Muslims are often the target of open racism on the part of the police. The most recent charge came from a police whistleblower, Brig. Amar Benmohammed. In July 2020, he detailed hundreds of incidents of racist language over two years in police cells at the main courthouse in Paris.
“Racist language is all the time, every day,” said a police officer speaking about his colleagues on the French national radio station, France Info this summer.
“They call them bastards, rats, members of dirty races,” said another policeman, of North African origin, working in the Paris region. Racist remarks, police believe, reflect a poisoned state of mind prevalent in the police.
“French Muslims are fed up with the hateful and racist remarks emanating from individuals and groups across the country,” said Mohammed Moussaoui, president of the Union of French Mosques.
This is the troubling context of the Paris trial.
Ten of the 11 defendants accused of helping the three killers prepare for the attacks were in prison – for drug trafficking, assault, even kidnapping and murder. It was in prison that many met the killers – the Kouachi brothers and Amedy Coulibaly – or their friends.
The three killers had been supervised by extremist Islamists in a mosque in the north of Paris. Two had been arrested and jailed for terrorist offenses, including attempting to join jihad in Iraq. There, among other Muslims, they preached the virtues of religious warfare, police said.
In French prisons, Muslims form a disproportionate minority. Using the imperfect measure of Ramadan meal requests, the French justice ministry calculated in 2017 that Muslims made up 26% of the country’s prison population.
Once back in the suburbs of the ghetto, the perpetrators of the Charlie Hebdo murders were able to easily outsmart the French security services.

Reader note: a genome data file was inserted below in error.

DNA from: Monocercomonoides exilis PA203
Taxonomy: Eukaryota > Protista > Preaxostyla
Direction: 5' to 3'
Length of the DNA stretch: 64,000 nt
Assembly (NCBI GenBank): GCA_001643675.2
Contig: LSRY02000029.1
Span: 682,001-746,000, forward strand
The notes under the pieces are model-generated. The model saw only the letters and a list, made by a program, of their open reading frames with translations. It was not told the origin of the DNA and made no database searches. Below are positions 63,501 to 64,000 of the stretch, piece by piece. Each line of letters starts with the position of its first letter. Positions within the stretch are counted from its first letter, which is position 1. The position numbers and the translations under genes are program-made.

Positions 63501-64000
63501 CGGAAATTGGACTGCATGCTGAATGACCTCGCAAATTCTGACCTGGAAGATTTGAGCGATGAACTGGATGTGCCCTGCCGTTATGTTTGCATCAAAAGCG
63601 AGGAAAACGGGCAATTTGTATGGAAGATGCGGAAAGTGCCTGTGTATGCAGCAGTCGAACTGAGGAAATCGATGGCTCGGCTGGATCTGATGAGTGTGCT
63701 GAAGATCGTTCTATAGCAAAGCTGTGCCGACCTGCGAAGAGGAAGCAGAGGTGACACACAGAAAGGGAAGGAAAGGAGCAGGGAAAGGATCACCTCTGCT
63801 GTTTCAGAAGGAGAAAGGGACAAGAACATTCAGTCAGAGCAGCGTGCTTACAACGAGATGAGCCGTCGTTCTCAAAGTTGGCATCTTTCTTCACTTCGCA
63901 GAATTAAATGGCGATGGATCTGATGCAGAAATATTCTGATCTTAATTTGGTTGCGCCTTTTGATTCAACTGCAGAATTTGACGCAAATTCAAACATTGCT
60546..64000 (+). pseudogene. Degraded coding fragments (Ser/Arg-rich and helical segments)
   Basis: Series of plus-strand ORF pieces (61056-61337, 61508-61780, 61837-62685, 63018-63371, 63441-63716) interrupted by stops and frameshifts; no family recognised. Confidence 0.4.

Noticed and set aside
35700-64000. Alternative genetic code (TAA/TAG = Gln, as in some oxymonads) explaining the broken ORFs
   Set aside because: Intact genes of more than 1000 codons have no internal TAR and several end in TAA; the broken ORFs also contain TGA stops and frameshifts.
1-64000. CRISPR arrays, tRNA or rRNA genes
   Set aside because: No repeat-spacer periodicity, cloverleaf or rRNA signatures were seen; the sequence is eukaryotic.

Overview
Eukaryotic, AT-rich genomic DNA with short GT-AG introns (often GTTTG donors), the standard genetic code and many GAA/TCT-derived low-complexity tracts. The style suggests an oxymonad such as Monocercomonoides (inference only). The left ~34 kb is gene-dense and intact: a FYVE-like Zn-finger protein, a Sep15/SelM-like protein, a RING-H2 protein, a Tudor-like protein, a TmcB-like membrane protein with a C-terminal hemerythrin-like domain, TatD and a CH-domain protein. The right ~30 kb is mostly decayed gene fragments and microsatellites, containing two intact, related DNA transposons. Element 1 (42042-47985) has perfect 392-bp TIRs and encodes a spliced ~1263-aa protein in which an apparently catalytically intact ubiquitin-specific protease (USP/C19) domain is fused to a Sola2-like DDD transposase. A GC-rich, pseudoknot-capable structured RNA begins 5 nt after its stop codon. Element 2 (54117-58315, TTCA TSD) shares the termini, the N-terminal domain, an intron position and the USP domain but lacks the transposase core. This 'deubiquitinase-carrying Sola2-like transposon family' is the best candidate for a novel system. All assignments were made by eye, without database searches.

Got guns without the police knowing
A police investigator, Chief Inspector Nicolas Guidoux, said during the trial that one of the attack leaders, Chérif Kouachi, “had simply played with the security and intelligence services”.
Proof of this is that the attackers were able to obtain weapons, detonators, bulletproof vests, a large car and several safe houses – all without the knowledge of the police.
One of the defendants, Willy Prevost, is not a Muslim but incurred a huge drug debt with one of the killers. He was told to get Tasers and bulletproof vests.
“You don’t go to the police in the suburbs. If you do, thugs will attack your family, ”he said.
Three of the main defendants are not even in court. They escaped to Syria at the time of the attacks. Two are believed to have died, but the wife of one of the killers was reportedly seen alive there. French anti-terrorist police took the sighting seriously enough to initiate a criminal investigation.
Faced with this, the remedy Macron suggested seems slim.
He said France would stop allowing foreign imams to come and indoctrinate French Muslims and that a new law would ban home education. All children will have to attend public schools and learn about the ideals and principles of the French Republic. (For now, authorities estimate that a disturbing minority of Muslim children attend secret Islamist schools.)
It will certainly not be enough. France’s interior minister said at the start of the trial that the police had, on average, put an end to one terrorist plot per month over the past three years.
One of them did not break took place outside the former offices of Charlie Hebdo two weeks after the opening of the trial. A man wielding a large knife seriously injured two people.
France’s problems with Islamist extremism are far from resolved.